Wednesday, Aug. 22, 2007

Children get a quick lesson on turtles at Meadowside

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Naomi Brookner⁄The Gazette
Justin Hester, 2, checks out a box turtle during the ‘‘Turtles Alive” program at Meadow Nature Center last Friday. His mother, Mirjam Hester (left), looks on.
Several excited youngsters came out of their shells Friday afternoon for Meadowside Nature Center’s ‘‘Turtles Alive!” program as they met the star of the show, a real, live Eastern box turtle.

The program at the Rockville nature center featured a story about a box turtle, an arts and crafts activity, and the hard-shelled friend.

After the children had settled down on the rug, Meadowside volunteer Becky Lessey began reading ‘‘Box Turtle at Long Pond” by William T. George.

As she read, she showed the pictures to the participants and smiled at their comments, especially when the children expressed their disgust over the main staple of a box turtle’s diet — worms.

Once Lessey had finished reading, Meadowside naturalist Glenn Rice brought an Eastern box turtle into the room.

‘‘I know that he’s a boy because of the color of his eyes, which are red,” Rice explained, adding that female box turtles have brown or orange eyes.

‘‘I also know he’s a boy because of the little indentation on the underside of his shell,” he added, noting that the area is flat on females.

Tapping a knuckle on the turtle’s shell, also known as the carapace, Rice said a turtle’s outer layer could withstand an incredible amount of weight.

‘‘Believe it or not, any one of you could stand on his shell and it wouldn’t break,” he said. ‘‘It can withstand up to 200 pounds.”

Rice also described the characteristics of box turtles and that they are named as such because of the way they close up in their shells — like a box.

‘‘We believe he’s in his 30s,” he said, holding up the turtle again. ‘‘He’s not that old for a turtle.

‘‘He’s not that old for a person either,” Rice added, which caused several parents to laugh.

On average, he said box turtles could live up to 75 years.

‘‘Can you imagine having a pet for 75 years?” Rice asked the children.

Some of the children nodded while others slowly shook their heads. He said it is for that reason and several others that box turtles do not make good pets.

‘‘Would you really want to dig for worms every day?” Rice asked, and then laughed when one enthusiastic boy said he would not mind at all.

After his talk about the turtle, Rice let the children touch the critter’s shell, but asked that they not touch his head or tail.

Once everyone had had a turn, Rice put the turtle back in its tank. He and fellow naturalist Melanie Marshall handed out small, fabric and sand-filled salamanders and frogs for the children to color.

As she watched both of her sons play and color, Olney resident Mirjam Hester said she took her boys to the program to learn about turtles and to play with other children.

‘‘[We came for] the turtles and we come from Switzerland, so I thought the interaction might help improve their English,” she said.

Hester noted that her both of her sons, 2-year-old Justin and 4-year-old Yanick, enjoyed touching the turtle and feeling its shell.

Carl Rubino said he and his 2-year-old son, Rafi, live practically across the street from the nature center and often visit to see Meadowside’s animals and birds or attend programs.

‘‘Rafi loves animals, especially turtles and rabbits,” he said. ‘‘And owls — he likes owls, too.”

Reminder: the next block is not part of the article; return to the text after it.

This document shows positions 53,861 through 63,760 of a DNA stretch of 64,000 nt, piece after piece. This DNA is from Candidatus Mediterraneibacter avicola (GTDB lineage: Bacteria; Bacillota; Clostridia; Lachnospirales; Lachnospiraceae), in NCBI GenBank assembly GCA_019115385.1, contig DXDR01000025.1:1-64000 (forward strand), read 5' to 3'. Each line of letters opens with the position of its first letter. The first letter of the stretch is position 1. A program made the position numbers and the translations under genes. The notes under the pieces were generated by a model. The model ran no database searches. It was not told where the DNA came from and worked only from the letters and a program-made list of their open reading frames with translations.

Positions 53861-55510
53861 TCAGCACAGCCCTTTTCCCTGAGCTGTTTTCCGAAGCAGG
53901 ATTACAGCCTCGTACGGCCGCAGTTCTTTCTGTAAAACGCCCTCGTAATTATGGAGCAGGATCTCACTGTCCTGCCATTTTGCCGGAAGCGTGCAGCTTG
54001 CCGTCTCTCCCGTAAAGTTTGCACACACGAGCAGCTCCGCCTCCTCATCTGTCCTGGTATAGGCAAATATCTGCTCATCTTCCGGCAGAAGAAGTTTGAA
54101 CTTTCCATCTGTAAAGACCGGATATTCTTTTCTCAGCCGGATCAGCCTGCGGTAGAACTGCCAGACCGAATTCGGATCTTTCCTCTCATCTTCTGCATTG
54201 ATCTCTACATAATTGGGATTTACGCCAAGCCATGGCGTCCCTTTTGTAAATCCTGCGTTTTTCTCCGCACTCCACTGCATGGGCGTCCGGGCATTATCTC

Marshall, who has been a naturalist at Meadowside for 20 years, said ‘‘Turtles Alive!” is just one of many programs that the nature center offers.

‘‘We have really diversified our programs to suit the community around us,” she said.

‘‘It’s a little bit of something for everyone,” Marshall added, noting that sometimes the nature center holds as many as five to six programs a day.

Still, she said she wishes more families would visit the center.

‘‘We’re one of the best-kept secrets and we don’t want it that way,” Marshall said.

When asked about turtles, she said she really does not believe turtles make good pets because ‘‘people get bored very quickly with them” and they are difficult to take care of. Marshall added that their diet is also very specific and that if they are not fed and taken care of properly, turtles can get sick and ‘‘go downhill very quickly.”

All turtles, she said, can carry salmonella, so she encourages people to wash their hands after touching a turtle. Marshall said the Eastern box turtle that Rice showed was a pet that someone took to the nature center because he no longer wanted it. Once in captivity, turtles are also difficult to release because they no longer know how to fend for themselves, she said.

Marshall said the nature center harbors eight turtles.

Officer Mike Lathroum, a spokesman for the Maryland Natural Resources Police, said pet stores in the state can sell turtles, but only specific types and their shells have to be at least four inches long. ‘‘We’ve seized a large number of small turtles this year,” he said.

There are also native species, such as the Eastern box turtle, that can be collected from the wild and owned without a permit. But for others, Lathroum said, owners would have to possess a permit from the Maryland Department of Natural Resources.

He said the Department of Natural Resources governs which turtles can be sold in stores, collected from the wild, owned with and without a permit or certificate of ownership, and which turtles can be re-released into the wild.

To learn more

For more information about Maryland Department of Natural Resources regulations governing turtles, visit http:⁄⁄www.dnr.state.md.us.

For more information on Meadowside Nature Center, call 301-924-4141 or visit www.meadowsidenature.org.